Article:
A clear difference in subunit organization and composition between recombinant human and native bovine cores was also confirmed by ITC. Binding isotherms were generated by titrating rhE3 into the reaction cell containing rhE2/E3BP (Figure 3A) or bE2/E3BP (Figure 3B). On curve fitting, molar ratios (n, E3BP to E3) of 9.68±0.18 and 5.70±0.09 were obtained for rhE2/E3BP to rhE3 and bE2/E3BP to rhE3 respectively. The E3 titration profile for rhE2/E3BP and bE2/E3BP yielded Kd values with an upper limit of 7 nM and 10±5 nM respectively, consistent with previously reported values [24,33], although binding was too tight for accurate measurement. Three independent binding isotherms for rhE2/E3BP–rhE3 and bE2/E3BP–rhE3 complex formation yielded n values within 10% of 9.68 and 5.70 respectively, consistent with 2:1 E3BP to E3 binding molar ratios predicted (Supplementary Table S1 at http://www.BiochemJ.org/bj/437/bj4370565add.htm) for the recombinant 40E2+20E3BP and bovine 48E2+12E3BP models respectively. The recombinant E3–E2/E3BP complex molar ratio (9.68) was also consistent with our SANS data (ten E3 dimers per core).
Stoichiometry of binding of rhE3 to rhE2/E3BP and bE2/E3BP core assemblies determined by ITC
A problematic issue is that our present ITC and previous biochemical and biophysical analyses , all indicating a 2:1 stoichiometry of E3 binding to E3BP using either truncated E3BP constructs or the fully assembled E2/E3BP core, are in direct contrast with the findings of Brautigam et al. . In our case, ITC evaluation of E3 binding to rhE2/E3BP shows saturation at n=10 E3 dimers per core, with a maximal Kd of 7 nM. In contrast, Brautigam et al.  report a much higher Kd (102 nM) that may account for their high n value of 18.8, implying 1:1 E3 binding to a 40E2+20E3BP assembly. In this context, it is noteworthy that PDC-deficient patients totally lacking E3BP retain partial PDC activity (10–20% of controls), suggesting that E3 may still interact with the E2 core to a limited extent in the absence of its normal binding component. In support of this idea, bovine PDC reconstituted in vitro with a homogeneous 60-meric E2 core is virtually inactive at stoichiometric E3 levels, whereas overall complex activity (approaching 40–50% of wild-type) can be restored with a 200-fold E3 excess, suggesting that E3 can interact weakly with the normal E1-binding site on E2 under these conditions . Recent surface plasmon resonance data from our laboratory (G. Singh, A. E. Brown, S. D. Richman, Z. Cao, H. Al-Amodi, S. M. Kelly, D. McGow, O. Byron, G. K. Brown and J. G. Lindsay, unpublished work) confirm that E3 has a low-affinity interaction with a secondary binding site on E2 (Kd≈410 nM) that can lead to partial E1 displacement at markedly elevated E3 concentrations. This Kd value is only 4-fold higher than the Kd of 102 nM for E3–E3BP complex formation , and may account for the additional E3 binding required to achieve saturation in their experiments leading to an erroneously high estimate of E3 binding stoichiometry. In our case, E3 interacts with its primary E3BP-binding site with a much lower Kd (7 nM or less), i.e. with at least a 60-fold greater affinity than its weak secondary interaction with E2. It is difficult to assess the reasons underlying these marked differences in E3-binding affinity for the rhE2/E3BP core without a detailed knowledge of the sequences of the E2, E3BP and E3 constructs and recombinant expression system used by Brautigam et al. . Inaccurate protein measurement is another possible source of error in these experiments. In our case, the concentration of purified E2/E3BP and E3 samples was estimated by two independent methods. For E2/E3BP, this involved A280 measurement based on the calculated molar absorption coefficient of the core assembly and biuret analysis. Possible DNA contamination of purified rhE2/E3BP was eliminated by use of an ion-exchange step. The E3 concentration was also estimated by the biuret method and by A450 measurement of FAD content after ensuring that the protein contained a full complement of cofactor.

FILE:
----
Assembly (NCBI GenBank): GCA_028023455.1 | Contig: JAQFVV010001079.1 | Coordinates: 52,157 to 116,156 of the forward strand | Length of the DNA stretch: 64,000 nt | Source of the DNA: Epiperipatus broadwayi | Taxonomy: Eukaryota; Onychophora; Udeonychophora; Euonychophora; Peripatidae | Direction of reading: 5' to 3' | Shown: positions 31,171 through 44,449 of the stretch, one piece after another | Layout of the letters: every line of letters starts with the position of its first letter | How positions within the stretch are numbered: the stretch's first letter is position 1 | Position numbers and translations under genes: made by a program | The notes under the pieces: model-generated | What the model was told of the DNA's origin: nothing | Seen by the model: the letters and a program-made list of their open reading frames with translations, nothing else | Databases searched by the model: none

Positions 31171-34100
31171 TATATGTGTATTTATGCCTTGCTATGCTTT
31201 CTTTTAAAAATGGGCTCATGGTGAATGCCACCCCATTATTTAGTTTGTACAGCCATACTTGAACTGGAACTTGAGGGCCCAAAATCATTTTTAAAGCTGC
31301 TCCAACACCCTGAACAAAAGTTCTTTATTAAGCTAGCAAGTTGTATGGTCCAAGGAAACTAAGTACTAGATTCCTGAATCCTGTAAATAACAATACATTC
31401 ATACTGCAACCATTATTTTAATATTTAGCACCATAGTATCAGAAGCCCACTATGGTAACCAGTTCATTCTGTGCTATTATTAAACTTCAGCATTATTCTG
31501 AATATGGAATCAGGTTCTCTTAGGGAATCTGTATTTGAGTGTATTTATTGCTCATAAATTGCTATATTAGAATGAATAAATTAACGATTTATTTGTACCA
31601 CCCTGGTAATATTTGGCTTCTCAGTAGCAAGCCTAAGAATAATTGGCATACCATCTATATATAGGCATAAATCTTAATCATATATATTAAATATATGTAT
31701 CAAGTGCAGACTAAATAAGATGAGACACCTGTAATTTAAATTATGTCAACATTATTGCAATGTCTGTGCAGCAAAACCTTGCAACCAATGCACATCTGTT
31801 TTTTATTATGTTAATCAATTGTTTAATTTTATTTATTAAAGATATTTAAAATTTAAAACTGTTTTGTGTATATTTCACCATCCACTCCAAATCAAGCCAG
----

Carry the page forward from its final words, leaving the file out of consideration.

E2/E3BP core composition: investigation by mathematical modelling
Mathematical modelling of possible E2/E3BP core arrangements was conducted by systematic variation of E2 homotrimer and 2E2–1E3BP heterotrimer populations that form the 60-meric icosahedron (Supplementary Table S2 at http://www.BiochemJ.org/bj/437/bj4370565add.htm). Two fundamental constraints were applied to the modelling process: first, only one E3BP was allowed per heterotrimer, and secondly, E3BPs of neighbouring heterotrimers could interact only with each other. The first constraint recognizes that E3BP is itself incapable of core formation with no evidence for the existence of 1E2–2E3BP heterotrimers. Thus, despite high rhE3BP expression relative to E2, purified rhE2/E3BP always contains E2 as the major species, as judged by SDS/PAGE and radiolabelling (Supplementary Figures S1 and S4). Justification for the second constraint is that E3BP lacks key residues involved in the hydrophobic ‘ball and socket’ connection that mediates inter-trimer contacts within the core . It has been suggested that E3BP could self-associate on the core surface , and in our earlier AUC studies , purified rhE3BP showed little or no capacity to form higher oligomeric states. As shown in Figure 4, non-specific cross-linking of purified rhE3BP with glutaraldehyde revealed a weak tendency to form dimers, although the majority of rhE3BP remained monomeric. Successful cross-linking of rhE3, a naturally occurring homodimer, served as a positive control.